St. Mark doesn’t go into detail around what happened to Jesus in the wilderness.  His point is only that he was driven there to face the devil, the demons of his own circumstance.  But we do hear from other Gospels about what Satan told Jesus, just what he lured him with: turn these rocks into bread–which is to say preserve your security; throw yourself down and watch the angels catch you–which is to say do something sensational and be affirmed for it; bow down and worship me–which is to say claim power.  

Fr. Thomas Keating helps us see that these three temptations are actually the inner dynamics of our own soul work and our own tendency to fixate on what he calls our Emotional Programs for Happiness: the way we overcompensate by grasping onto security and survival, affection and esteem, and power and control.  

Whereas Jesus may have entered into the physical wilderness to face these temptations, what the story actually teaches us on a deeper level is the reality of this wilderness struggle within each one of our hearts.  This is the deep spiritual work we are called to do (which, we are reminded, is actually nurtured by the Spirit praying in us).

How many times this past year alone have I wrestled with these demons?  How many times have I gotten so caught up, that, before I realized what was happening, I had fallen into the grasp of the demon of security and survival, or the demon of affection and esteem (always a tricky one for me), or the demon of power and control?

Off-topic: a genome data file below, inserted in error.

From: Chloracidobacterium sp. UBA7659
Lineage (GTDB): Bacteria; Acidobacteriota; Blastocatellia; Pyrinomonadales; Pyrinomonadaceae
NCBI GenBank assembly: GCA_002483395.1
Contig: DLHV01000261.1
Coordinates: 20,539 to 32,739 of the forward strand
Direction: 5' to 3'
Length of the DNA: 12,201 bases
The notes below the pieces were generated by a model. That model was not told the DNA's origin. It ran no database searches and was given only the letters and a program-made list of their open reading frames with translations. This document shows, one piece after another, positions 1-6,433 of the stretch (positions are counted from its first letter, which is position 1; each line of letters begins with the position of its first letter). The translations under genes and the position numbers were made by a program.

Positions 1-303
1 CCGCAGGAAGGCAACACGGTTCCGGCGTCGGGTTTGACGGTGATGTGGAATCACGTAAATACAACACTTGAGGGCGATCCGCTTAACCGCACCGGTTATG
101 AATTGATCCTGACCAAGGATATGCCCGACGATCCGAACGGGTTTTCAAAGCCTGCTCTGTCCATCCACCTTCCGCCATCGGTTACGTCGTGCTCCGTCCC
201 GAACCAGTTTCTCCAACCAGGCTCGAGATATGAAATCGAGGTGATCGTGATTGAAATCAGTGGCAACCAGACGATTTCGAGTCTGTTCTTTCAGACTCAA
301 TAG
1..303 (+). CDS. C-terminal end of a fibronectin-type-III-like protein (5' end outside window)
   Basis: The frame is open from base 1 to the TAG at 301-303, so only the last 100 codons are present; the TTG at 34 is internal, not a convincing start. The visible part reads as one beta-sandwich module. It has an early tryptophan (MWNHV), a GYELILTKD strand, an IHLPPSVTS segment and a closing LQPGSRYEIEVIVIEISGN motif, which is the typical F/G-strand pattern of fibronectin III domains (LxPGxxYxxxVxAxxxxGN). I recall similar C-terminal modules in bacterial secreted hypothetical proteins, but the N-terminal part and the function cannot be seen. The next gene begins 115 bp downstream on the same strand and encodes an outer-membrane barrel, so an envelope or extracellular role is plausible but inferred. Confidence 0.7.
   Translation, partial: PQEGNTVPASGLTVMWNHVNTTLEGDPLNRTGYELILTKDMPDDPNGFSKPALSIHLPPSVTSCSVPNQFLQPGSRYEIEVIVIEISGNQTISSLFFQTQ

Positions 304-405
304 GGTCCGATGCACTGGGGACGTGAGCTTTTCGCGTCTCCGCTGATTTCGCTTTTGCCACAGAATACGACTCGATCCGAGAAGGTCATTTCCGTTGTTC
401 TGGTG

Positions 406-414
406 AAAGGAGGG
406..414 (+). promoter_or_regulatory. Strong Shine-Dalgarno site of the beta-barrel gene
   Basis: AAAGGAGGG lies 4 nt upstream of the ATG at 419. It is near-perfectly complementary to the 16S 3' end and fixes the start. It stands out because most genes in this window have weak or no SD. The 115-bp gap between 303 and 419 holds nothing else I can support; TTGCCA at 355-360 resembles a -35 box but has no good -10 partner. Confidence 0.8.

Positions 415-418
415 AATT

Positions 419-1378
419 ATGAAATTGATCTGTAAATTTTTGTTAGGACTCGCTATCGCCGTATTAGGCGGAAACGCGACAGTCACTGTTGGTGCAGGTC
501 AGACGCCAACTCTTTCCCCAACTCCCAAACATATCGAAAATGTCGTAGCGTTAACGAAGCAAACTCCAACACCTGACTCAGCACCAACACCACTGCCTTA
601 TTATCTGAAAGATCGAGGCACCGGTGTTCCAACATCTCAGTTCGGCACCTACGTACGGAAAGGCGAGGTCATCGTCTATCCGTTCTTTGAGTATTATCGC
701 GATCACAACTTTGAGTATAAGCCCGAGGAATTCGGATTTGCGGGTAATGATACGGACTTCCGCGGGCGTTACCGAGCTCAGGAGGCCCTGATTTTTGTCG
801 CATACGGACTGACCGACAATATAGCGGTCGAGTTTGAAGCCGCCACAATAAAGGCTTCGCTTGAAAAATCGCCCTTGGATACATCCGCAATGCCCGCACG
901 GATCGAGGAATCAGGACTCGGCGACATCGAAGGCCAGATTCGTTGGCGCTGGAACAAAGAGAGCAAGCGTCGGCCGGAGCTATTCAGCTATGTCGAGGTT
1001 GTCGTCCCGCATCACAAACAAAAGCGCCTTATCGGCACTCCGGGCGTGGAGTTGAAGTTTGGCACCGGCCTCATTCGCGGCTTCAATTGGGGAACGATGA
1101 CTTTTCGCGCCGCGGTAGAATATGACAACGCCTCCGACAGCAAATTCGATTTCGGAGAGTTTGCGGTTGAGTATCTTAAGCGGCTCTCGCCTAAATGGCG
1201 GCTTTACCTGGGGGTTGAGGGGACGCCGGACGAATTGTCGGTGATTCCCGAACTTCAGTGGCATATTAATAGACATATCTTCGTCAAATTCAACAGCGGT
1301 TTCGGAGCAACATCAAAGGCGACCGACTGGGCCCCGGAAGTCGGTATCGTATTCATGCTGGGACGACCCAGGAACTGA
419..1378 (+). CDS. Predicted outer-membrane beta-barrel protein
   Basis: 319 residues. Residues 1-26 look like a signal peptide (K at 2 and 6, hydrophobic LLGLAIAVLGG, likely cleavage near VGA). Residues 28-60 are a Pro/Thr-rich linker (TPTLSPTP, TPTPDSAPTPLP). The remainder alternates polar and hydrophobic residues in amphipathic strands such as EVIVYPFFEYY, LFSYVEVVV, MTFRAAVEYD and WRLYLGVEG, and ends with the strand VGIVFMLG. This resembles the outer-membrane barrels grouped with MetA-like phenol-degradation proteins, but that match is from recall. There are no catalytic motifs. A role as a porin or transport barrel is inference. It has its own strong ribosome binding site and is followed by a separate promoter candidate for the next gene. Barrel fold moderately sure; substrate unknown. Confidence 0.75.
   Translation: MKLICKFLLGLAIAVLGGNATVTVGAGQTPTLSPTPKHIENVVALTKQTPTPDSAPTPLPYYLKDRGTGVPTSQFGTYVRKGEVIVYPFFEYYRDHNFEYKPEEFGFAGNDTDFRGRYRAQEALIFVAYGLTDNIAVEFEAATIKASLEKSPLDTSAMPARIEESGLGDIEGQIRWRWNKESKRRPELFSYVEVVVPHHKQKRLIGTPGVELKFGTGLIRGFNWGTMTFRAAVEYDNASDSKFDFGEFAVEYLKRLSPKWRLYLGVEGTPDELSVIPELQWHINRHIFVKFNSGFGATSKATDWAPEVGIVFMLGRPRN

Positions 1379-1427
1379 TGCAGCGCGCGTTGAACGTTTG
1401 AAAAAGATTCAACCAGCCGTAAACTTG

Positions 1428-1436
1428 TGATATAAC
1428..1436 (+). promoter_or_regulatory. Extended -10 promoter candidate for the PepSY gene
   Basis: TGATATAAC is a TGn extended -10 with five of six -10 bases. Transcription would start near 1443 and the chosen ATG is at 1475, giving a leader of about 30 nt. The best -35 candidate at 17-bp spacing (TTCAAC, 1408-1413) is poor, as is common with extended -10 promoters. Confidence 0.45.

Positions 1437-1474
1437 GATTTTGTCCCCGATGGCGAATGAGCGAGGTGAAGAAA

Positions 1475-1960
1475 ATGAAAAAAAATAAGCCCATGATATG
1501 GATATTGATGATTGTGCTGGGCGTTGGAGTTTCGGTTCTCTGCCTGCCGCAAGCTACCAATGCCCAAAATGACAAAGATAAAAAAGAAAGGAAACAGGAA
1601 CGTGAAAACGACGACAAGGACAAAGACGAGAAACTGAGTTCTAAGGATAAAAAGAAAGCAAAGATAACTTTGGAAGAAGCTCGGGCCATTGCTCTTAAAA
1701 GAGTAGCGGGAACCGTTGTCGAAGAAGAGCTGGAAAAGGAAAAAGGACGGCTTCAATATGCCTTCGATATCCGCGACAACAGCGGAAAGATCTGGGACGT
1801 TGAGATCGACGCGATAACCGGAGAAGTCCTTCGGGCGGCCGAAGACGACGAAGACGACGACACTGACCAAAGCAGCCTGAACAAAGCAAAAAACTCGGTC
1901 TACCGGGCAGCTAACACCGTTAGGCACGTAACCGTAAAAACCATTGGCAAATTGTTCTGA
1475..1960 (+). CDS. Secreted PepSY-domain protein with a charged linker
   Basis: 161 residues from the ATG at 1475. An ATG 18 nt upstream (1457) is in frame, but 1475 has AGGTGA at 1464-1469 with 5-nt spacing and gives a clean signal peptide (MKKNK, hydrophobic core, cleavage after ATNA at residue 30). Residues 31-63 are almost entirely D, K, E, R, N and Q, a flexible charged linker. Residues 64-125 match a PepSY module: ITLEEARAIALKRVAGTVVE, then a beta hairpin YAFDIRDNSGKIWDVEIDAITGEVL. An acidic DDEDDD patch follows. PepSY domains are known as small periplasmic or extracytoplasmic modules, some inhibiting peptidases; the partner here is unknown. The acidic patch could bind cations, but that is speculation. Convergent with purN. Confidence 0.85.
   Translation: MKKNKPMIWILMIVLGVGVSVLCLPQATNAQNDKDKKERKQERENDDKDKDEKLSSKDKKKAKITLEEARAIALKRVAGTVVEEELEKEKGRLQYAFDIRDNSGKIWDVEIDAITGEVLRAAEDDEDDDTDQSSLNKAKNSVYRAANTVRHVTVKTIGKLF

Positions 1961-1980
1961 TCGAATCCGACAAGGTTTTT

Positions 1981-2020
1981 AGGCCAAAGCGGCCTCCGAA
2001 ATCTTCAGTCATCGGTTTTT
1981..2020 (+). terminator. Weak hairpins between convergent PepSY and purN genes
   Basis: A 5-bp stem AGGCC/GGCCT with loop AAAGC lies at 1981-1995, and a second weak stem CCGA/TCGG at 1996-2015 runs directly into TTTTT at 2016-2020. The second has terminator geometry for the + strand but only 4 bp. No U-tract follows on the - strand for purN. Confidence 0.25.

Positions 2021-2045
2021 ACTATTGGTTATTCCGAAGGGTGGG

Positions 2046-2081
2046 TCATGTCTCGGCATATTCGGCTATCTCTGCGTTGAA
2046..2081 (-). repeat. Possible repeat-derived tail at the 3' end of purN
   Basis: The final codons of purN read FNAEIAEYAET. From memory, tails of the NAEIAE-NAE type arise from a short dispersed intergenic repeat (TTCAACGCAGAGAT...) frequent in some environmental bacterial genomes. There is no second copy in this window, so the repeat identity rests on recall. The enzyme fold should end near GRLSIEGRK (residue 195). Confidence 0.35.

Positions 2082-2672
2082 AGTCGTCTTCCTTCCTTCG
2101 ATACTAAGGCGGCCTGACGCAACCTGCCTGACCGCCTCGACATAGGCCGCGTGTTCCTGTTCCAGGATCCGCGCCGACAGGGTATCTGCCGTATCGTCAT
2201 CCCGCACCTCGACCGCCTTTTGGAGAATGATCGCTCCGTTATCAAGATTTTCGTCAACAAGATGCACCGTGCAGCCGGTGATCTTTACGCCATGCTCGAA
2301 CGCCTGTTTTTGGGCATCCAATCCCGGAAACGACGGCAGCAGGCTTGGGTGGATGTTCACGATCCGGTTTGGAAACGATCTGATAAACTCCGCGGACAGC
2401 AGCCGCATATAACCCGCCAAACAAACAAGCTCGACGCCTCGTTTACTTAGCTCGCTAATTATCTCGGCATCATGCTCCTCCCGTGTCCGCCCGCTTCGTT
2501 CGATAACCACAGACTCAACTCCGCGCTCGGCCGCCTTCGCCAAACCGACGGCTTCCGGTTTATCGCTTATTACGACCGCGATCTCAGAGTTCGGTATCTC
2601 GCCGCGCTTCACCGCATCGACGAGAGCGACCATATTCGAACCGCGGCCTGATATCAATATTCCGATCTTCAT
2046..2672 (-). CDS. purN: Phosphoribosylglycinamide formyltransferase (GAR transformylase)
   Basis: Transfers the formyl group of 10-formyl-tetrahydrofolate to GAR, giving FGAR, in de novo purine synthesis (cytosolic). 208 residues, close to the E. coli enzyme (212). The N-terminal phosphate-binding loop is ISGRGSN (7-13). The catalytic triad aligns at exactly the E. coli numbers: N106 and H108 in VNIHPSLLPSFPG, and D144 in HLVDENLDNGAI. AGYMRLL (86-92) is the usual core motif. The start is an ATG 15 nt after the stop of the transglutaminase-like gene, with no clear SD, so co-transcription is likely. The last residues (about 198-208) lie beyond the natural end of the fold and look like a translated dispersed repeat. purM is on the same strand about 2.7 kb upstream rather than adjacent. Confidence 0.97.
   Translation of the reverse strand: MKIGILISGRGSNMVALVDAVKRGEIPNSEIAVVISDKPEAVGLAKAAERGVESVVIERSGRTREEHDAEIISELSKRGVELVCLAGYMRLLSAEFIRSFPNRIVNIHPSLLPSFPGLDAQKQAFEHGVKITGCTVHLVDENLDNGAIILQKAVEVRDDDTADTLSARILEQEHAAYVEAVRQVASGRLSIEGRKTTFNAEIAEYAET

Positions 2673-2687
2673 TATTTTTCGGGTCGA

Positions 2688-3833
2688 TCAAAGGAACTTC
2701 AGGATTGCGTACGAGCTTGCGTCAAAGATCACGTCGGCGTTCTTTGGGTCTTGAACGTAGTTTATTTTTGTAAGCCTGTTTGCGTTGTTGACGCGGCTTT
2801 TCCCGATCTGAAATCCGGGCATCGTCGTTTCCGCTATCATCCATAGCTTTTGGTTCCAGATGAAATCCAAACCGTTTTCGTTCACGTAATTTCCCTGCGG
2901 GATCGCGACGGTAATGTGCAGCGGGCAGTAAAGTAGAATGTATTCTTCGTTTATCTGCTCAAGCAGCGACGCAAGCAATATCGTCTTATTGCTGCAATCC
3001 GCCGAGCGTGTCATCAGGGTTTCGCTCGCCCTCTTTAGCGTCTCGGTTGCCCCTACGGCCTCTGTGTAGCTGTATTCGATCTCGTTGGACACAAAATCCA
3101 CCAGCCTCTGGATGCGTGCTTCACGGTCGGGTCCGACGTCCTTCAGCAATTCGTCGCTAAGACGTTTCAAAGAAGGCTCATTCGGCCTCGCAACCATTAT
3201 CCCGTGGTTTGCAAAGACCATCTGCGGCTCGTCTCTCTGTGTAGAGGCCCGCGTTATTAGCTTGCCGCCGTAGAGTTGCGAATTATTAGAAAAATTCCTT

Perhaps this Lent, instead of focusing all our attention on the news and listening to whatever political commentator of the moment try to convince us about the depravity of whatever political figure we loathe, we could look into the mirror of our own souls and be curious about our own inner work.  Because, my friends, until enough of us do enough substantial inner work, things won’t change.  

As Martin Luther King once wrote, “Darkness cannot drive out darkness: only light can do that. Hate cannot drive out hate: only love can do that.”  When it comes to the dynamic of darkness and light, we should first look to the wilderness within; otherwise, the darkness within will continue to warp any sincere effort we may have to change life for the better around us.  I think this is true. 

What we are speaking of here is the rich potential of the wilderness, because, like we said, the wilderness has a way of removing enough distraction for us to become aware of the spiritual work at hand.  

While physical locations of wilderness may seem mostly empty, they are not absent of immeasurable wealth and potential.  This is the truth that we see in the quote from The English Patient:

A man in a desert can hold absence in his cupped hands knowing it is something that feeds him more than water.”

It is the potential and reality of spiritual growth that feeds us, the encounter we have with that reality that is bigger than we can ever imagine–yet lives within us.  Yes, the work we encounter in these spaces is uncomfortable.  Yes, many things–like old habits or assumptions or rigid belief systems or prejudices–are challenged or even shattered.  Many comforting and predictable patterns of our lives may be shown to be illusions.  We may feel less safe in some regard, we may not get the esteem we feel we deserve, and we may feel like we are losing control.  

As the wilderness lays bare our souls, we lose many distractions, and in these moments, our practice of prayer takes on a heightened intensity as we face the reality of God’s burning presence–and which we cannot control but are called to trust.  

In these wilderness spaces and times, so much is stripped away, but what we are left with–

The Rev. Dr. Stuart Higginbotham
First Sunday in Lent 
February 21, 2021